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Project Management Blog
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Thursday, 25 January 2007 17:31

Project Charter

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To begin the project, a project charter is needed. The project charter is a formal document that brings the project into existence. The project charter is a small document but one that is extremely important to getting a project started in the right direction. The essential components of the project charter are simple. First, it formally authorizes the project to begin and names the project manager. It will also contain a brief business case showing the justification for the project.

Last modified on Thursday, 10 December 2009 18:51
Thursday, 25 January 2007 16:51

Constraints & Assumptions

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Constraints are factors that may limit the project management team’s options, whereas assumptions are factors that for planning purposes may be considered to be true, real, or certain. Understand the differences between constraints and assumptions, and be able to recognize examples of both. 

Last modified on Thursday, 10 December 2009 18:53
Thursday, 25 January 2007 15:18

Organizational Structure

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Projects, of course, are not operated in a vacuum. They are parts, or subsystems, of much bigger organizations with much larger goals. Each project has or uses elements such as processes, participants, policies, procedures, and requirements, some of which are dependent upon and interact with related elements in the larger business system. By taking a systematic approach, the project manager can see how all the elements interact, and assess the impact on the individual project. Project managers must recognize the role of the project as a component within an organization. The role of the project, as a component, is to support the business model of the organization as a whole-not to necessarily replace it. Organizations are categorized into one of five models:


Functional
This traditional structure groups people by specialization (for example, marketing, contracting, accounting, and so on). The project manager has no formal authority over project resources and must rely on the informal power structure and his or her own interpersonal skills to obtain resource commitments from functional managers. Conflicts tend to develop over the relative priorities of various projects competing for limited resources.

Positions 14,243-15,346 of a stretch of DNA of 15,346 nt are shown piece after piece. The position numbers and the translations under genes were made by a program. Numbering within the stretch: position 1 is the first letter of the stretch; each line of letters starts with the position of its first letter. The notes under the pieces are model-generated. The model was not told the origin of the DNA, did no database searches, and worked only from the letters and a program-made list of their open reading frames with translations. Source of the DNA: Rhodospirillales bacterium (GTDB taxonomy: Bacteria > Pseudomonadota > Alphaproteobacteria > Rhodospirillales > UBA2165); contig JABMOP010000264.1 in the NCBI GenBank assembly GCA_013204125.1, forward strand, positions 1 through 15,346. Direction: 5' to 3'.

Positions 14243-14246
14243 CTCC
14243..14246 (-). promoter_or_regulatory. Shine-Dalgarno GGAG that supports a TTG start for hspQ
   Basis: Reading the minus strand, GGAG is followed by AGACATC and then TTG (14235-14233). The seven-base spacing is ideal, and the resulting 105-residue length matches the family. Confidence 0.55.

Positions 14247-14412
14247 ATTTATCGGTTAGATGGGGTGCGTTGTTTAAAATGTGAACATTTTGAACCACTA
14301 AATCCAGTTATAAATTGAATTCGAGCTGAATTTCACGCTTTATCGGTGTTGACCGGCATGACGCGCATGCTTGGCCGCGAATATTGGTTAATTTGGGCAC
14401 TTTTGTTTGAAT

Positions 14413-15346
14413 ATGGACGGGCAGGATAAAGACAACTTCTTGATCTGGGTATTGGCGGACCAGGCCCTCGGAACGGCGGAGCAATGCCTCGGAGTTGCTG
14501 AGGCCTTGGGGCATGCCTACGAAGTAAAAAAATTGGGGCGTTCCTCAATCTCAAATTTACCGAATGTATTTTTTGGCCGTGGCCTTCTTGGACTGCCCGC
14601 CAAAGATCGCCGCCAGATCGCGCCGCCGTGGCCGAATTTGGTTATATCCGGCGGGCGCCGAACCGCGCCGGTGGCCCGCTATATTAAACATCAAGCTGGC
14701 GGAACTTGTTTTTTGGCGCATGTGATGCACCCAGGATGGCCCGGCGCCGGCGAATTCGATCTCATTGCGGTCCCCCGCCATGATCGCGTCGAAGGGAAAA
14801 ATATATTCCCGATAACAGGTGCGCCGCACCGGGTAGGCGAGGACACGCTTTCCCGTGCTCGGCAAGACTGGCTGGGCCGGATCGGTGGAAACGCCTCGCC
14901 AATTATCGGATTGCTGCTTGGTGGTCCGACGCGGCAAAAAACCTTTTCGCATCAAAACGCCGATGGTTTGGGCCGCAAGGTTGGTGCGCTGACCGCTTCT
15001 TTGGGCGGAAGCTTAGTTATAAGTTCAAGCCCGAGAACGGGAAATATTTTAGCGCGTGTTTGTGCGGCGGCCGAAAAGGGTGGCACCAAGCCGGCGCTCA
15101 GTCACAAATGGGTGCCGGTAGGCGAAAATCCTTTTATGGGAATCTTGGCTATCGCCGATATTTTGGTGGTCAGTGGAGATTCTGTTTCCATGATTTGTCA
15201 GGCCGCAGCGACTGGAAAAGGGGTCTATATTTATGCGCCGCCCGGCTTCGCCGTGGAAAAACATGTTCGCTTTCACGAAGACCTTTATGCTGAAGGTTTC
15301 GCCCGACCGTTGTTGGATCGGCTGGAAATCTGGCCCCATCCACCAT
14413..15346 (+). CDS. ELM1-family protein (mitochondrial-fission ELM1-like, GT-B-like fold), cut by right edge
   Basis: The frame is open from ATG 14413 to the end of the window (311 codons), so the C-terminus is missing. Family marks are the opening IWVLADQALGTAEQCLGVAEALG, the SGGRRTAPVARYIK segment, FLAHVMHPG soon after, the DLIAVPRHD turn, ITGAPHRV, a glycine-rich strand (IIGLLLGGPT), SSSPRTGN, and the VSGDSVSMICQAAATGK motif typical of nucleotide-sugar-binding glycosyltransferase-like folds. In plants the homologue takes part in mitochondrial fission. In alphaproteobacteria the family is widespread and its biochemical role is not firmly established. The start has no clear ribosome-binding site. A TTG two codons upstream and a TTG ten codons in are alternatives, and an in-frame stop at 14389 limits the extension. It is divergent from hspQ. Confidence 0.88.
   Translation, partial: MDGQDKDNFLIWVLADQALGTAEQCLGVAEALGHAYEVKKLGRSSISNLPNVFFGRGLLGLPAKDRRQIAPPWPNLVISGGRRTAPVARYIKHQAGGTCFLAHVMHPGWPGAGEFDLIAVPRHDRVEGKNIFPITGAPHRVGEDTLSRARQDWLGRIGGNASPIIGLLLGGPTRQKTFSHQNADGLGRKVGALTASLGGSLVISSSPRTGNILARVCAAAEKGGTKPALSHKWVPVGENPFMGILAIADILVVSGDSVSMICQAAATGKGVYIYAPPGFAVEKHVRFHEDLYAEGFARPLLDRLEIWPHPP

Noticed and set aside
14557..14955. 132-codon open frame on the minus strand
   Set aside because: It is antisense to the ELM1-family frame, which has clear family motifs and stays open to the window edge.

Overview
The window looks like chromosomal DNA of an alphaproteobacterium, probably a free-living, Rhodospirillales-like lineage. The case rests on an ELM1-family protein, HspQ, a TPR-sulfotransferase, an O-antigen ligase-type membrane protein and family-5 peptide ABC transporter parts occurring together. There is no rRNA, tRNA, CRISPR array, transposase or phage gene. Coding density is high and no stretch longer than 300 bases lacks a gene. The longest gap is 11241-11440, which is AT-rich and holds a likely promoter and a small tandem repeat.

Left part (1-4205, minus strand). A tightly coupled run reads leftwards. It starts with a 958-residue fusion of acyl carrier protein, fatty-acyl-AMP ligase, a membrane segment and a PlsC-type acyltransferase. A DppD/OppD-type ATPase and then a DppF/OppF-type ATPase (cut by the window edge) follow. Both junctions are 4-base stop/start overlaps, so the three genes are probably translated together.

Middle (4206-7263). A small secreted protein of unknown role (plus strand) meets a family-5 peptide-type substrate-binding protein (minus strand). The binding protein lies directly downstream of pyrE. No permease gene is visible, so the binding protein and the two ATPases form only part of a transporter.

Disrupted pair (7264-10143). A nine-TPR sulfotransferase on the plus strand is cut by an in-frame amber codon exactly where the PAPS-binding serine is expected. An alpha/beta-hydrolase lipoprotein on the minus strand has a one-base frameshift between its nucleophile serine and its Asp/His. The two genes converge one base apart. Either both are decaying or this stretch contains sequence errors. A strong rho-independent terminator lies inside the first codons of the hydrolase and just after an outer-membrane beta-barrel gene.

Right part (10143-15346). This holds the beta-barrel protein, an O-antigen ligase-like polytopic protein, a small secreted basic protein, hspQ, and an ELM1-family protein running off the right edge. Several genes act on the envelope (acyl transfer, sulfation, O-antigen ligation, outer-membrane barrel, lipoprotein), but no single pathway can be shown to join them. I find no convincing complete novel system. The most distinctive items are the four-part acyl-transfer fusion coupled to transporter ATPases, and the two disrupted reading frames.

Weak Matrix
The matrix organization maintains vertical functional lines of authority while establishing a relatively permanent horizontal structure containing the managers for various projects. The project managers interact with all functional units supporting their projects. In a weak matrix, the balance of power leans toward the functional manager rather than the project manager. That is, workers’ administrative relationships, physical proximity, and relative time expenditures favor the functional manager.

Balanced Matrix
A balanced matrix structure has many of the same attributes as a weak matrix, but the project manager has more time and power regarding the project. A balanced matrix still has time accountability issues for all the project team members since their functional managers will want reports on their time within the project. In a balanced matrix the project manager has a full-time role as a project manager with a reasonable level of authority and has a primarily part-time project team

Strong Matrix
The strong matrix is the same as the weak matrix except that the balance of power favors the project manager rather than the functional manager. The project manager has medium to high formal authority.

Projectized
In a projectized organization, a separate, vertical structure is established for each project.  Personnel are assigned to particular projects on a full-time basis. The project manager has total authority over the project, subject only to the time, cost, and performance constraints specified in the project targets.